Tweeking The State Budget
TALLAHASSEE, Fla. (AP) - Florida lawmakers on Monday put the finishing touches on a roughly $70 billion budget - all but ensuring that the regular session should end on time this Friday.
The final budget deal included a lot of wheeling and dealing as top Republicans agreed to put aside money for their priorities, while also deciding which parts of the budget would bear the brunt of cuts needed to make it all balance.
Lawmakers will vote later this week on a budget that does not include any tax hikes, but it does allow universities to raise tuition as much as 15 percent.
It also includes layoffs of state employees, the closing of some state prisons as well as cuts for hospitals and nursing homes and limits on how many times Medicaid patients can go to an emergency room.
"I think it's a thoughtful budget and one we can be proud of," said Senate President Mike Haridopolos, R-Merritt Island.
During the final frantic day House and Senate budget negotiators agreed to break off the Lakeland branch campus of the University of South Florida and turn it into a stand-alone university.
It was a top priority for Sen. J.D. Alexander, R-Lake Wales, who had been pushing for the creation of Florida Polytechnic after asserting that he no longer trusted current USF officials to move it gradually toward independence.
Alexander's move was initially resisted by Tampa Bay legislators because at the same time the Senate was also proposing deep cuts to USF's main campus in Tampa.
It's not clear, however, if Gov. Rick Scott will go along with the proposal to create a new university.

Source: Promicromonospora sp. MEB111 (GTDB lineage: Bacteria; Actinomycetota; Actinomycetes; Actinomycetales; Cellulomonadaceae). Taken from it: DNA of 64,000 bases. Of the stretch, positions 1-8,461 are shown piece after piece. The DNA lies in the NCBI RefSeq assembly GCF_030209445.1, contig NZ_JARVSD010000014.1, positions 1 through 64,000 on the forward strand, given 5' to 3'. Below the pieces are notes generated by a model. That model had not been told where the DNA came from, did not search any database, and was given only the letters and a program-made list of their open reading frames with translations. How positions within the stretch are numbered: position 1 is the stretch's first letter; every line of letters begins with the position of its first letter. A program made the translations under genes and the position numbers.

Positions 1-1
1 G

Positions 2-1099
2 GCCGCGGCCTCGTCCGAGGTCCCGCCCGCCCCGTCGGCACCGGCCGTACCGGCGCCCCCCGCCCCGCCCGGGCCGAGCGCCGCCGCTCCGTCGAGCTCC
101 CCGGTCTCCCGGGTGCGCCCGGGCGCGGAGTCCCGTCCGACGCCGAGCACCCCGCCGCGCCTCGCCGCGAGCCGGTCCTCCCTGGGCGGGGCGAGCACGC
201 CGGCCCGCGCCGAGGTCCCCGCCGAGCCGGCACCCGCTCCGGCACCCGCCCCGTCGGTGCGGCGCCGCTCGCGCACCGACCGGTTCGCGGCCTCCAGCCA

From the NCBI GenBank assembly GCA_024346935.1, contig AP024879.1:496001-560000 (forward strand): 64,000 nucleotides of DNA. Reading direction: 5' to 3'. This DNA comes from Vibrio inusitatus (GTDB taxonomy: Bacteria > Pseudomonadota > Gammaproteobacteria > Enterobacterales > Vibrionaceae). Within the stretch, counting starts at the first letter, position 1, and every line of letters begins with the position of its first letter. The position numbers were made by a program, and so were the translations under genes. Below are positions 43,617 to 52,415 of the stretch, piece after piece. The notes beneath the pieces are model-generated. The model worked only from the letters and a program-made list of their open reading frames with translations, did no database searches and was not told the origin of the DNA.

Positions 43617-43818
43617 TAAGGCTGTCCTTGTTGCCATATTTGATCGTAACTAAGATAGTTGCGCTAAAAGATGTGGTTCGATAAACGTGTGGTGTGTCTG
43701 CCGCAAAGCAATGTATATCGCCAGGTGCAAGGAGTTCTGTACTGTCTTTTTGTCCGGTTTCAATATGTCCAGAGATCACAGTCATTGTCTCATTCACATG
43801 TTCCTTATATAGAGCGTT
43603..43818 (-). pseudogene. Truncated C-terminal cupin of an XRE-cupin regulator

He has been skeptical about the plan, but a spokeswoman for Scott said on Monday that he "will keep an open mind until we see what comes out of the legislative session in terms of funding and direction."
The decision to split off the branch campus right away upends a vote made last November by the Board of Governors.
The panel, which oversees the state's 11 public universities, laid out a series of benchmarks the branch had to reach in order to earn its independence.
Frank Brogan, the state university system chancellor, acknowledged that an independent Florida Polytechnic could take as long as four years to reach accreditation based on statements made by accrediting authorities.
When asked why anyone would go to an unaccredited school, Brogan said, "I don't know."
"It's unusual for an institution to start from a blank sheet of paper," Brogan said.
Some of the other decisions made in the final day of negotiations included:
- Signing off on a formula on how to cut state universities by $300 million. State legislators insist that the universities have enough in reserve accounts to absorb the blow, but the final deal calls for a nearly $69 million cut to Florida State University and a nearly $53 million cut to University of Central Florida in Orlando.
- Denying state workers a raise for the sixth straight year, but keeping health insurance premiums the same.
Senate leaders, however, made a unilateral decision to raise the premiums that will be charged to state senators.
Currently legislators pay $8.34 a month for individual coverage and $30 a month for family coverage.
That's the same amount that about 32,000 state workers and top officials such as Gov. Rick Scott pay. Rank-and-file state workers, however, pay $50 a month for individual coverage and $180 a month for family coverage.
"We believe we should pay the same amount for health insurance as the people who work here," said Sen. Don Gaetz, R-Niceville and the next Senate president.
- Crafting a plan to replenish the state's depleted school construction account. Part of the plan also calls for putting in $250 million to pay for projects that had been put on hold earlier this year by state officials.
The budget deal means legislators will finish their work on time.
The budget has to sit on the desks of lawmakers for 72 hours before a final vote can be taken.
The session is scheduled to end on March 9.
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